People & Society |








Frontline youth mental health service ReachOut has today released new data revealing that almost two thirds of young people are experiencing worrying levels of exam stress, and one in 10 are suffering from extreme stress when it comes to exams.  


ReachOut’s nationally representative survey of 1000 people, aged between 14 and 25, also found that despite high levels of exam stress, 66 per cent of students said they do not seek external help to manage this stress.


Ashley de Silva, CEO of ReachOut, said that ReachOut is encouraging young people to have plans in place to manage exam-related stress this year and to seek help early if they are not coping with the pressure.  


“Preparing for exams is about doing your best and working towards achieving a result that you are happy with. While some study stress is normal and can help improve performance, it can grow into a major problem. So, whilst trying to get the balance right between studying and self-care can be tricky, it is key to keeping stress at a manageable level,” he said.


“We want to encourage students feeling like their stress is at an unhealthy level and affecting other parts of their life to seek support, and that could be talking to a trusted adult, their GP or visiting”


“We want to remind young people that they’re not alone at exam time and that there are many potential pathways to achieve their future goals,” he said.  


The survey also showed that internal pressure to succeed and concern about the future are key drivers of exam stress. Sixty-eight per cent of young people said exam stress was driven by an self-generated pressure to succeed. Almost 40 per cent said that worrying about finding a job was also feeding their stress while one third were concerned about securing their preferred tertiary course.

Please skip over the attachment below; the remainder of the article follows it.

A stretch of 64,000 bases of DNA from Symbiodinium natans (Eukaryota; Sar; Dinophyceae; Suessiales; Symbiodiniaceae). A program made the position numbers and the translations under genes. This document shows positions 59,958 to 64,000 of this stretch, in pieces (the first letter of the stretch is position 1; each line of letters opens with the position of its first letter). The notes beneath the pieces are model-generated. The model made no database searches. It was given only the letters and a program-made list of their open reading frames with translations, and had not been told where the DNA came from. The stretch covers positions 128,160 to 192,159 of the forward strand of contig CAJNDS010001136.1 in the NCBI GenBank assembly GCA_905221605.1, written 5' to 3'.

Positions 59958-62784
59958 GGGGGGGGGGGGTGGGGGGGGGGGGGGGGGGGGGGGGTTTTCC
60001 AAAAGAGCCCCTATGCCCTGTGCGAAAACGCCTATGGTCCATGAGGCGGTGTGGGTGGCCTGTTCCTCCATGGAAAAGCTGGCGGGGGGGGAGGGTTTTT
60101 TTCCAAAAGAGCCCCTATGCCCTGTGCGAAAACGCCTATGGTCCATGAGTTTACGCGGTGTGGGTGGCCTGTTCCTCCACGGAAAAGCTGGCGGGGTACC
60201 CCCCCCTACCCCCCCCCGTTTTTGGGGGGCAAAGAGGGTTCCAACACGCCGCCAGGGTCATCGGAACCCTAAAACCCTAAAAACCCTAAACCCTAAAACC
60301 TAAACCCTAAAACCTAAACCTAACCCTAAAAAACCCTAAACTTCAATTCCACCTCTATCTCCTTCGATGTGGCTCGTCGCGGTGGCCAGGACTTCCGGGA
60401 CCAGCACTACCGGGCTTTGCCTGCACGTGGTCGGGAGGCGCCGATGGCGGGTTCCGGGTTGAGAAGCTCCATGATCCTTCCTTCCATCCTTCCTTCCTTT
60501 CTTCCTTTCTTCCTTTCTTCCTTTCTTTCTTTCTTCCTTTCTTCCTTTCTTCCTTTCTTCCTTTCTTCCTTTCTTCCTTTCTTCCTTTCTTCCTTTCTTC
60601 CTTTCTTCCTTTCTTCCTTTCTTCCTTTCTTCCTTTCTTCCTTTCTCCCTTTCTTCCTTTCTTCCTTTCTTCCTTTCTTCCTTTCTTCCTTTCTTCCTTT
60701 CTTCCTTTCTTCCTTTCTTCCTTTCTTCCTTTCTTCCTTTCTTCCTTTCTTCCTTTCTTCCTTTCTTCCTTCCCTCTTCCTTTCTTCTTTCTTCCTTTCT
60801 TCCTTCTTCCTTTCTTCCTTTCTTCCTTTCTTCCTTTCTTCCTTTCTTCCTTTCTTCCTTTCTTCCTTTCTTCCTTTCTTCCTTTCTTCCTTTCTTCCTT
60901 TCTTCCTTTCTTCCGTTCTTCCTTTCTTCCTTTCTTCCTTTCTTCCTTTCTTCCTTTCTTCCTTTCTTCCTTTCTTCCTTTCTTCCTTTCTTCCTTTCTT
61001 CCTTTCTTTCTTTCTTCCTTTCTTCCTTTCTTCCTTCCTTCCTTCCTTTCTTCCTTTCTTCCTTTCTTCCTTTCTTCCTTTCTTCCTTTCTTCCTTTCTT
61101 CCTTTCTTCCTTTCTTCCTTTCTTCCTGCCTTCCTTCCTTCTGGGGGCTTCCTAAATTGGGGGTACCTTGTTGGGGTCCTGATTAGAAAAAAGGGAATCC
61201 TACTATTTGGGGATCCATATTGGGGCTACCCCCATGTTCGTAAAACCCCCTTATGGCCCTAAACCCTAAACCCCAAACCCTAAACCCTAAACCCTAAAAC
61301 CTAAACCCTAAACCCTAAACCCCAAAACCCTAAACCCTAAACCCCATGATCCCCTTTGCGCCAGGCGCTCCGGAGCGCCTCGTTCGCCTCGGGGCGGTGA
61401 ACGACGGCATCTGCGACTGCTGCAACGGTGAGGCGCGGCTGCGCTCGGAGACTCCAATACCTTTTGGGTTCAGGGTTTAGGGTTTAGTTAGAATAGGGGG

ReachOut has a range of resources to help young people with study plans and to get additional help if they need it, as well as forums where young people can share stories and hear from others with similar experiences.


While most young people do not seek external help, the past two ReachOut surveys show a positive trend in the number of students calling on others when stress levels rise. The number of students seeking external support has increased from 28 per cent to 34 percent in the last two surveys.


Parents and carers also play a key role in helping their young person cope with exam stress, and there is practical and actionable support available at ReachOut Parents. The survey showed that two-thirds of young people who got help for their exam stress sought help from a parent.


Students can head to to access articles, videos, quizzes and tips to help them cope with exam stress.


Parents can head to for information about how to support their young person when it comes to exam stress.




Media contact


Tessa Anderssen / 0411 708 587 / 


ReachOut content

Click here to see ReachOut’s content about exam stress


Key statistics

·         66% of students are experiencing worrying levels of exam stress.